Re-entry: When short-termers come home

Day 11, July 27. Budapest, Hungary.

Yesterday, Croatia. Today, Hungary. Tomorrow, Baltimore, MD. Home, how sweet the sound!

Re-entry for those returning from short-term missions trips is always a delicate, and seldom-discussed, matter. There is a 10-stage process one goes through that looks something like this –

Stage 1: I am so-o-o-o excited to be leaving America where everybody is so shallow and self-centered. I can’t wait to see how God will use me. God has been preparing me for this very moment. I want to go change the world!

Stage 2: Arrived at my destination country. Everything is new and exciting. I love these people, their food, the scenery, the markets. There are so many needs! I have so much to offer. Let’s get busy helping these people!

Stage 3: Wow! These people are really poor and dirty and smell and I can’t understand a word they say. I probably won’t be changing the world here but, oh well, I can still hug orphans and help with construction of the church building.

Stage 4: Man, this is hard work. I don’t want to use the word “homesick” so I’ll tell everybody I want to go home so I can tell people how God has been using me…right after I do some sight-seeing and sample the local cuisine.

Stage 5: I can’t wait to get back home to take a shower, sleep in my own bed, and eat decent food…oops…I mean…I can’t wait to get back home and share with my church and friends all of the wonderful things God did through me during this time. I can’t wait for all of my friends to see how big a heart I have for the world!

Stage 6: Man, will this trip never end?

Stage 7: Yes, we get to go home today!

Stage 8: Home! Wow, Americans are so materialistic and shallow. How can they be so preoccupied with TV, movies, music, and the internet? If they saw what I saw on this trip, they would be all about telling people about Jesus.

Stage 9: (standing before the youth group or the congregation) What an awesome trip! God used me mightily and taught me so much! My heart was broken by the needs of people in other parts of the world. I can’t wait to go back. I made such great friends and shared the Gospel with a ton of people. Thanks to everyone who sacrificed to help me take this strategic trip for the advance of the Kingdom!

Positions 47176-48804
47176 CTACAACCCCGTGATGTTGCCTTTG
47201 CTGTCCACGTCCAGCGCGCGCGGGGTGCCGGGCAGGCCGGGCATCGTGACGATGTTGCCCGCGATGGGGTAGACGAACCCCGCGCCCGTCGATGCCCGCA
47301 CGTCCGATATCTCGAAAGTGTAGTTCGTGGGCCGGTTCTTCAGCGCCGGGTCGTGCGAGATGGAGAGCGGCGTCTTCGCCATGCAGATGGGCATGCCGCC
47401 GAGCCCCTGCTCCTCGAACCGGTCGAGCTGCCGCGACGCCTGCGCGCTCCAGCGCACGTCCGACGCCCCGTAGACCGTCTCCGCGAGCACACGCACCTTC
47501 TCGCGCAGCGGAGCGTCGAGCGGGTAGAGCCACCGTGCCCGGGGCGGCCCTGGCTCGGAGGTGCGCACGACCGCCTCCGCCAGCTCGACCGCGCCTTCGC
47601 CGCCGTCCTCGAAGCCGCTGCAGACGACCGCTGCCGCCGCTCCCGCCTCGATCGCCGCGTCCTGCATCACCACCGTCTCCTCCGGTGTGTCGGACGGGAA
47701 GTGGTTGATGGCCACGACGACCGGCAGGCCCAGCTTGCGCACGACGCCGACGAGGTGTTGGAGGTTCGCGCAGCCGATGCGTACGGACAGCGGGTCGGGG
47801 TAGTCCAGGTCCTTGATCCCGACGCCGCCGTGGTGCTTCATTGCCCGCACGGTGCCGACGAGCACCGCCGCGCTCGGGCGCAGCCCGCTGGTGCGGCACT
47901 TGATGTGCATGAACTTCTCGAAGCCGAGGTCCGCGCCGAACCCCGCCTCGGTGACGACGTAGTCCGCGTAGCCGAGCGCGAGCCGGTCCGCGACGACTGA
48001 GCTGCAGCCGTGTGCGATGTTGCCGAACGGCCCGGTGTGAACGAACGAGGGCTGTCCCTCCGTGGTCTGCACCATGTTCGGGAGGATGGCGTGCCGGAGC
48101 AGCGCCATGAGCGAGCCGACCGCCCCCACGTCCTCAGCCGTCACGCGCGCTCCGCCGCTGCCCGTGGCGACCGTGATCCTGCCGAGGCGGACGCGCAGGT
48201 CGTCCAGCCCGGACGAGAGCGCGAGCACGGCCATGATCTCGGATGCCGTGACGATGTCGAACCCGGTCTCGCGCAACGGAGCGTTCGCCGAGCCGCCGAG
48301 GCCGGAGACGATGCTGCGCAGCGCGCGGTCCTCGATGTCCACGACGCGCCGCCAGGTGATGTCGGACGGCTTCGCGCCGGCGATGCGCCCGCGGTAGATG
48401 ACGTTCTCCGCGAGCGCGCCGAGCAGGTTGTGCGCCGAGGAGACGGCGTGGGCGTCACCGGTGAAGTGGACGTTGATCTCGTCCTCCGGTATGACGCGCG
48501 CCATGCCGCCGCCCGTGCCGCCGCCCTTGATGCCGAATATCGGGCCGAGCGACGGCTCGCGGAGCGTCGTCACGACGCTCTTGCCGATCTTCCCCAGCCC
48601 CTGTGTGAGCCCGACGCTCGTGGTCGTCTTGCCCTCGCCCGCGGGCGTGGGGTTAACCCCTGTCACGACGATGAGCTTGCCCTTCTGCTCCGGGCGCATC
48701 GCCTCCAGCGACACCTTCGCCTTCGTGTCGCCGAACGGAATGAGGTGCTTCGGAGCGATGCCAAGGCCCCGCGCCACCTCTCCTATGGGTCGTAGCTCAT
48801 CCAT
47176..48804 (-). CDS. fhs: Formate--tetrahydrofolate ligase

Stage 10: (a week or two later – on the phone with a friend) Hey, want to go shopping with me and catch “The Dark Knight Rises” after I finish catching up on Facebook? Gap has some cool new shoes on sale and I want to grab something to eat at Chik-Fil-A

There may be a little hyperbole in my 10 stages, but not too much. Anyone out there identify with any of this? Most of those who read these updates have been on a missions trip or two and know the range of emotions and ideas that swirl around a missions trip.

I have learned to be a little realistic about what I can accomplish and what can happen in my heart on a missions trip. I leave home knowing I am basically selfish and dislike dirt. I struggle with cross-cultural issues. But I know that I will return home and everything will look different and I will tend be more cynical about American Christianity and culture than when I left. I know that people will want to know how I turned the world upside down in less than 2 weeks. I know that I will be tempted to lie about…I mean…exaggerate…um…embellish what really happened so that my supporters will be encouraged with how their donations made a difference and they will be eager to fund my next trip.

In many ways, only the passage of time can clarify exactly what was accomplished on a given trip. I always return home with the confidence that I know God’s world far better than when I left. That’s good. I have met new people, deepened old friendships, have more to share with others about God’s world, and can be a better missions mobilizer because I went.

Are others better off because I went? I never know for sure, but I am not the kind of pragmatist who always needs tangible proof that what I am doing is actually worthwhile and working. A lesson of missions history is that those who served God best usually never knew during their lifetime just how significant their labors were. So let’s keep on doing well, knowing that our labors are not in vain in the Lord!


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